protection for situations such as the following:
You meet with a client on-premises. The client slips and falls from the loading area and then sues you for
damages.
Your driver makes a drop-off at a client location. Your driver and client get into an argument over the
delivery being late. They yell accusations at each other in front of customers. Your client sues you for
defamation of character and loss of business.
You have a few guard dogs on-premises. One of the dogs bites a customer.
Your driver parks the truck at your customer’s loading dock, and he uses the customer’s forklift to help
unload pallets. He accidentally drives the forklift off the loading platform causing damage to the dock,
other people and the forklift.
Your driver causes bodily injury to another person while trying to defend her cargo shipment.
You sell used truck parts to another driver. The other driver has an accident and blames it on the used
parts you sold them. The trucker names you in a lawsuit.
Your driver delivers the cargo to the wrong address and it’s stolen before anyone realizes the mistake.
You schedule shipments that don’t always include a return load. Your driver gets in an accident on the
return, without a trailer attached.
Don’t confuse general liability coverage with your commercial or business auto policy, which usually covers damage
that arises while operating a vehicle.

A different kind of insurance solution

Since the trucker general liability policies are written based on the way you do business, you might have to shop
around. Truckers and motor truck liability policies offer a few endorsements to accommodate exposure areas. Here are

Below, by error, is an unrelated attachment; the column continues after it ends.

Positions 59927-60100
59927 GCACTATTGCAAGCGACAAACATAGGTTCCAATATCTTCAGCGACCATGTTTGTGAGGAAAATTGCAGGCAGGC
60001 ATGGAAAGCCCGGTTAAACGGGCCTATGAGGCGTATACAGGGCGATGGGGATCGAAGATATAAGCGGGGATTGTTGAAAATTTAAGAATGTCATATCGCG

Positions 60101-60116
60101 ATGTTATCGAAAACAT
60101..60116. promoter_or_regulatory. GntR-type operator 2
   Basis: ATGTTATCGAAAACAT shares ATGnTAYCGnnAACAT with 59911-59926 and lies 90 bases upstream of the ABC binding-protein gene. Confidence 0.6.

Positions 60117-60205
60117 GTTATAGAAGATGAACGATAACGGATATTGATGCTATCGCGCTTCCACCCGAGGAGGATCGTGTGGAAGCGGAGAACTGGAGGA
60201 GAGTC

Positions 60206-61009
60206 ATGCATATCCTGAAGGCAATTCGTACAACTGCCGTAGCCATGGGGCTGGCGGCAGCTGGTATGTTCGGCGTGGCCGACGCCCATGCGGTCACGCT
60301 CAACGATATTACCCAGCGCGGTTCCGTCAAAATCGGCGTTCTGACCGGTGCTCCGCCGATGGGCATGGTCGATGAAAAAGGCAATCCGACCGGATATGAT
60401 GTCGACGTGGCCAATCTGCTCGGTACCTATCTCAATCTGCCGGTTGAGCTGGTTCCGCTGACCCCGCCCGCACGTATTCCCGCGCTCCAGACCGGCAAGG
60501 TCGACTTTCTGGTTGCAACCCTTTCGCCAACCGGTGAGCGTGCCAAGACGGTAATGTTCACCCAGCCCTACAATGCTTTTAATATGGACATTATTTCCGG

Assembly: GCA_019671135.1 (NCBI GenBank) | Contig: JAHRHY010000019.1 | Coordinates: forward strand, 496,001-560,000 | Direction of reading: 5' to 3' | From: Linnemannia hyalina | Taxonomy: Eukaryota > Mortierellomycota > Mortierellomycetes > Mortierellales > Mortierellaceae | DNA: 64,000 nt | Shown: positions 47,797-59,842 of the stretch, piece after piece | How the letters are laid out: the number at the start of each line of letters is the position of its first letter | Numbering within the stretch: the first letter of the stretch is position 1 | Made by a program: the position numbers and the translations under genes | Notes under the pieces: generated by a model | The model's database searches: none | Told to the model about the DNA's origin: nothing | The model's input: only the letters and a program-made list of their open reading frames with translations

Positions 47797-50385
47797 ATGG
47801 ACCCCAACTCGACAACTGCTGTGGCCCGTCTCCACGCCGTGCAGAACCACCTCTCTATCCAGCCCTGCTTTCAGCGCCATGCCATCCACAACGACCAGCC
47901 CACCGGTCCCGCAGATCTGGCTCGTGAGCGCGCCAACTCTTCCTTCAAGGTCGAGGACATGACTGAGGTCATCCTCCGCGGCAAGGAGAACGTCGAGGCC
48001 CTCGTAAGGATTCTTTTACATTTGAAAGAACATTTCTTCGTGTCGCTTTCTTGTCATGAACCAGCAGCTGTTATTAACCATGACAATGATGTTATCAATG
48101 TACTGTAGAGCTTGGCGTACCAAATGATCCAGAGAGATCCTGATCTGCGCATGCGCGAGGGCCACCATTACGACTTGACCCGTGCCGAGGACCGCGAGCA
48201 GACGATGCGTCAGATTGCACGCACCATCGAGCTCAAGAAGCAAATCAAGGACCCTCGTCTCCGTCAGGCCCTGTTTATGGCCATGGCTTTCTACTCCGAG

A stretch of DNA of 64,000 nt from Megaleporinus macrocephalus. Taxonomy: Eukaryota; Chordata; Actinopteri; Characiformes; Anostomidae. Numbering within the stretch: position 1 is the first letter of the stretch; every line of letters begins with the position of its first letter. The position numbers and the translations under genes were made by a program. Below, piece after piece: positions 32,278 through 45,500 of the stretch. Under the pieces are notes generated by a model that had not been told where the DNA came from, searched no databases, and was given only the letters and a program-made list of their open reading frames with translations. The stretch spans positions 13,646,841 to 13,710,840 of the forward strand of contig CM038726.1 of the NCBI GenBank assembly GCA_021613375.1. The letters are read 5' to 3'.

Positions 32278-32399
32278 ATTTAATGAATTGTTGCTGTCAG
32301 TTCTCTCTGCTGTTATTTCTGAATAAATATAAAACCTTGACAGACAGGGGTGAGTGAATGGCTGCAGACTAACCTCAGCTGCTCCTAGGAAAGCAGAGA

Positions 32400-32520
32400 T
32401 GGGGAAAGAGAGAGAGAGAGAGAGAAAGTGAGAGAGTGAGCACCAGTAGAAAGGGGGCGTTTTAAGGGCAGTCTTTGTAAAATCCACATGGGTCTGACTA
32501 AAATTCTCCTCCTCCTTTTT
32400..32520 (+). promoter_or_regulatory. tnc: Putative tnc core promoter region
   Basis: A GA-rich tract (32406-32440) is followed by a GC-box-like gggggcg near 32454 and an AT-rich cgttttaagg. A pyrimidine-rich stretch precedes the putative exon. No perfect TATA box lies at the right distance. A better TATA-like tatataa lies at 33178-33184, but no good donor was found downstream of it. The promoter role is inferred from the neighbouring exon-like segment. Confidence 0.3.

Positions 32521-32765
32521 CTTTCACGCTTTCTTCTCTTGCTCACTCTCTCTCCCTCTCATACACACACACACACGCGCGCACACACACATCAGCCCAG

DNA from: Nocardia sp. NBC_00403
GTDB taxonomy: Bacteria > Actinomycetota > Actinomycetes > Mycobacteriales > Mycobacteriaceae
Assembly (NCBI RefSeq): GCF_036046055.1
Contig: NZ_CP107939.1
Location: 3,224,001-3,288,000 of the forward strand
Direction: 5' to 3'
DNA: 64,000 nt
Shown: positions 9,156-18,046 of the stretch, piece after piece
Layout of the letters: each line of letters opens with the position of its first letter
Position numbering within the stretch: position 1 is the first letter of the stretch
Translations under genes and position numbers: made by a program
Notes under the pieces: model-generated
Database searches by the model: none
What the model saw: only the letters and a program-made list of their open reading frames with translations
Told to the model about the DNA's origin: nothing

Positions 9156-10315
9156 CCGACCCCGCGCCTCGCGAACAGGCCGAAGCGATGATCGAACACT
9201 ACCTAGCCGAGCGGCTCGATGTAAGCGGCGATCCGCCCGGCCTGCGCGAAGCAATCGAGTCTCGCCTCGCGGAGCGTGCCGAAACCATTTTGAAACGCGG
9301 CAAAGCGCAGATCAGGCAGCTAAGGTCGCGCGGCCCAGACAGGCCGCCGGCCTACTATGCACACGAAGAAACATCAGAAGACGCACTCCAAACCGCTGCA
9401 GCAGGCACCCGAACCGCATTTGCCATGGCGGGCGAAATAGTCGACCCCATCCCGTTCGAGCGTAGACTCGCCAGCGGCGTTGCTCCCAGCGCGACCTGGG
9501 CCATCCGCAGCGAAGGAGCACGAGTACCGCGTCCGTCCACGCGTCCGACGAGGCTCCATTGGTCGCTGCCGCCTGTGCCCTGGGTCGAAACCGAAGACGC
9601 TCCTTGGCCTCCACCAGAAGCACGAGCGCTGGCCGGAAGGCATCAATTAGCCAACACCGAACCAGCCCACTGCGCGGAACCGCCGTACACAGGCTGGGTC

a few situations (and insurance solutions) to think about:
Completed operations coverage. You arrive on time, drop the shipment and return home. A little later,
the customer claims that the goods were damaged because you didn’t stack the pallets correctly. The
client sues you for damages, saying it was your delivery services that caused the loss.
Key stop coverage. Your regular client requires crewless deliveries (clients aren’t present or it’s an afterhours
drop) so your drivers use a key. They let themselves in, unload the shipment at your client’s
business and leave. Your driver forgets to lock up and your client gets robbed. Your client files a claim
against you for negligence because you failed to secure their property. Key stop coverage is also suitable
for issues with misplaced keys.
Bobtail coverage. Your routes include return runs without a trailer (dead heads). If your driver causes an
accident on a run without a trailer, it could change how insurance coverage responds. Ask your insurance
professional if you should require bobtail coverage from your contracted drivers.